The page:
Marra’s show will be followed by a chat between fellow contributors to Headlands: New Stories of Anxiety Anthony Byrt and Madeline Reid, plus Ross Murray, author of the Rufus Marigold comics, about their own experiences of anxiety. —HNW

To Life: Alexander Chee
Sunday 19 May, 10:00am – 11:00am

I was always a firm fiction reader until suddenly I wasn’t. It happened during my Master’s year – somehow it felt too disorienting to be switching tones and so I leaned into the real and began consciously reading theory and non-fiction for pleasure. However, I still wanted my bedtime reading to be diverting, not just an extension of my thesis research. And so I turned to what I now recognise as my favourite form: the personal essay.

Alexander Chee’s How to Write an Autobiographical Novel is a gem of the genre. I was sold before I had even picked up the book (after a lengthy period on the Auckland Libraries waitlist), having read ‘The Rosary’, Chee’s voluptuous essay on becoming a rose gardener, in the New Yorker. ‘The Rosary’ remains one of my all-time favourite essays, but it now sits alongside others from the collection – hauntingly beautiful essays reflecting on the AIDS crisis, cater-waiting, tarot reading, a charmed (or is it cursed?) summer spent in Mexico on high school exchange and the untimely death of his father.

Ideally, I’d take a yoga class with Chee, then we’d wash up and go for cocktails. He’d read my cards at the bar and I would drink in his wisdom. Sitting in an audience at the Aotea Centre and listening to him toast life for an hour will have to do. —Lucinda Bennett

Young and Bold
Sunday 19 May, 1:00–1:30pm

Why not hear three of the best young poets and novelists in Aotearoa – for free! Winner of the Best First Book Award for Poetry, Tayi Tibble, poet Sugar Magnolia Wilson and novelist Isa Pearl Ritchie read for ten minutes each alongside international guest Elaine Castillo. It’s a no-brainer. —HNW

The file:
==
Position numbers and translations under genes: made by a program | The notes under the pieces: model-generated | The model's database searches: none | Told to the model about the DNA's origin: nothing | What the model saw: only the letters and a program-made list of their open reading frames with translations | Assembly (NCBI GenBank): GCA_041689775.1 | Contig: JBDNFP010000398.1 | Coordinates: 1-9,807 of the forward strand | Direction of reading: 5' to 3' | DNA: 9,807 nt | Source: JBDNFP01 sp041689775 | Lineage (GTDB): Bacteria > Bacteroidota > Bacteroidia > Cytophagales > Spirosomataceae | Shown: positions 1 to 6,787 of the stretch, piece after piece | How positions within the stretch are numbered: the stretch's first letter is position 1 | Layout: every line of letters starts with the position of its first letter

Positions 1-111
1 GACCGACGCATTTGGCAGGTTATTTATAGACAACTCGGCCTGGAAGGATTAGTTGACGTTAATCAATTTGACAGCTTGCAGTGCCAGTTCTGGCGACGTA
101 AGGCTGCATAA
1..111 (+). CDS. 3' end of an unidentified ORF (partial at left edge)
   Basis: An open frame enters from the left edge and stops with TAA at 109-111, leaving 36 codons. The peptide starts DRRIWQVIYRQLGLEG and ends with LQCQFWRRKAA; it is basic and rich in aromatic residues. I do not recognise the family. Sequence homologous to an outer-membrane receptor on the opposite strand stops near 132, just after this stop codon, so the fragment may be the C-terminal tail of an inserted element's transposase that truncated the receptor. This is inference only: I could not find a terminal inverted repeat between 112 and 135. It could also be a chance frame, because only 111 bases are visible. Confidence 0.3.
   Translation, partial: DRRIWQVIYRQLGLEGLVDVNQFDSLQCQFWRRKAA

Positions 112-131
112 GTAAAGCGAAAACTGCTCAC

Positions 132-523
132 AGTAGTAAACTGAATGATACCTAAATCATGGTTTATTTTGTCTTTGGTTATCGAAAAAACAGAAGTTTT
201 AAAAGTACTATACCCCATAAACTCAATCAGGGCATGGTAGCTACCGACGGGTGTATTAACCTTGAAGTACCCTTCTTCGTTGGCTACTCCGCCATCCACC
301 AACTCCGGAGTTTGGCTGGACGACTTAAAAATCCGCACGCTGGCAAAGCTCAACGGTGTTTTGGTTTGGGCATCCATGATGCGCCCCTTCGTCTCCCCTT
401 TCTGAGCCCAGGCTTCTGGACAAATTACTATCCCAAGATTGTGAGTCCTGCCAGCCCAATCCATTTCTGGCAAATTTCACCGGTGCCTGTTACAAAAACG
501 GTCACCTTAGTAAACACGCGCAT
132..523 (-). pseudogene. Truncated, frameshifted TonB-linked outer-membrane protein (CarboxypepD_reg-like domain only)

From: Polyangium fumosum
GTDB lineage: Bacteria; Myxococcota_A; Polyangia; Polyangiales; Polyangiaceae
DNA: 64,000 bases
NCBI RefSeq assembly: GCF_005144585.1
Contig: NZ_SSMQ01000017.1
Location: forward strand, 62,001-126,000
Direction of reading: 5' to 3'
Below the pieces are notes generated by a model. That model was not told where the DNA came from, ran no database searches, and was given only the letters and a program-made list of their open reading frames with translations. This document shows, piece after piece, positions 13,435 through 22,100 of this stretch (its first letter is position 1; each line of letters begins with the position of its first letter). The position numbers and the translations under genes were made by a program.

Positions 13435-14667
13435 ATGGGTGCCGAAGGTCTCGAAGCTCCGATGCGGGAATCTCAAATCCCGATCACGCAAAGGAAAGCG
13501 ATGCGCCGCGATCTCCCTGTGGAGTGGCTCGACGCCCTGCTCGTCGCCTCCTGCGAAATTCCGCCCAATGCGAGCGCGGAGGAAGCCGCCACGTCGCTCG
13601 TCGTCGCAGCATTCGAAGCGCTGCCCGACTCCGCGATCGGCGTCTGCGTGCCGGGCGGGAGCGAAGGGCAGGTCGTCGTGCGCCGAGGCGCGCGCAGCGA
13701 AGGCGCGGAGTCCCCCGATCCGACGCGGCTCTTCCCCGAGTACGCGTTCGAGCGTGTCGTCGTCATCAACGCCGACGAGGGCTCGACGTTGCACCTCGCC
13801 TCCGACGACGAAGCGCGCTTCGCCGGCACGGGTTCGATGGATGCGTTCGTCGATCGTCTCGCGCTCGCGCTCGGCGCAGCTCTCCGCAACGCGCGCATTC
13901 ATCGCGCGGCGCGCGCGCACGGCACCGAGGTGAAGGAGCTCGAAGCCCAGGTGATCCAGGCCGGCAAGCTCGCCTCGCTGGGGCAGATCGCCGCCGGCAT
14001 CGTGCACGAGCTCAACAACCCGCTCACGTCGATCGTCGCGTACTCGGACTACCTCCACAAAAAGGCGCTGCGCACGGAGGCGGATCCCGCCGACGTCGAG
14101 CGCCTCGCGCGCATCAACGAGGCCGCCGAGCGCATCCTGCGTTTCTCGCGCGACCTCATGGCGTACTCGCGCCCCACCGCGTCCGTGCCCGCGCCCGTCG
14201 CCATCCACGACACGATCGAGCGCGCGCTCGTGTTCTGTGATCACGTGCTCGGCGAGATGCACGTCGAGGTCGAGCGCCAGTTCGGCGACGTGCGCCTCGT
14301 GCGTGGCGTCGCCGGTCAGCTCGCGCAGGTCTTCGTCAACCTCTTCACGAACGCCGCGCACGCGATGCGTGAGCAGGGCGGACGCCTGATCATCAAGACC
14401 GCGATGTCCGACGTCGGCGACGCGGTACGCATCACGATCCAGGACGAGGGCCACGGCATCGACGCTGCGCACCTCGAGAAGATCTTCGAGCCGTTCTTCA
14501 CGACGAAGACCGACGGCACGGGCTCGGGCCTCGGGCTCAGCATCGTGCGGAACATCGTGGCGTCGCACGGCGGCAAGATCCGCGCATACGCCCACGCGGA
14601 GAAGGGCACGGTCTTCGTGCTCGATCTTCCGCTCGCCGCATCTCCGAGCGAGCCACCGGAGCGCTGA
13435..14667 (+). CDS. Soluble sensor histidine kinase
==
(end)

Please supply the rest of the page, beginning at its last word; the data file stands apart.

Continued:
Queer Debris
Read Time: 12 mins
A personal essay on queer love and loneliness in response...
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Queer Debris
By Kerry Donovan Brown
Reality is Boring, Baby
Read Time: 21 mins
Three lonely millenial women seek love, meaning or...
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Reality is Boring, Baby
By Mia Gaudin
Bad Men and Bad Women: A Review of How to Take Off Your Clothes
Read Time: 7 mins
Hadassah Grace’s debut book of poetry captures the...
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Bad Men and Bad Women: A Review of How to Take Off Your Clothes
By Carolyn DeCarlo
Shocks and Conversations: A Review of Two New Anthologies of New Zealand Poetry
Read Time: 14 mins
Is New Zealand poetry “experiencing some kind of revolution...
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Shocks and Conversations: A Review of Two New Anthologies of New Zealand Poetry
By Mark Williams
Earnest but Elusive: A Review of Under Glass by Gregory Kan
Read Time: 6 mins
Gregory Kan thrives amid self-imposed constraints...
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Earnest but Elusive: A Review of Under Glass by Gregory Kan
By Hannah Newport-Watson
The Art of the Self-roast
Read Time: 16 mins
Was Hannah Gadsby’s Nanette right about everything...
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The Art of the Self-roast
By Freya Daly Sadgrove
Whakanuia: 10 Contemporary Muslim Poets We Love
Read Time: 15 mins
Contemporary Muslim poets whose work we love, admire...
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Whakanuia: 10 Contemporary Muslim Poets We Love
By Hannah Newport-Watson
Your Brain Can Be a Dick: Disabled Writers and Ableism in Aotearoa
Read Time: 16 mins
Elizabeth Heritage argues for greater accessibility...
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Your Brain Can Be a Dick: Disabled Writers and Ableism in Aotearoa
By Elizabeth Heritage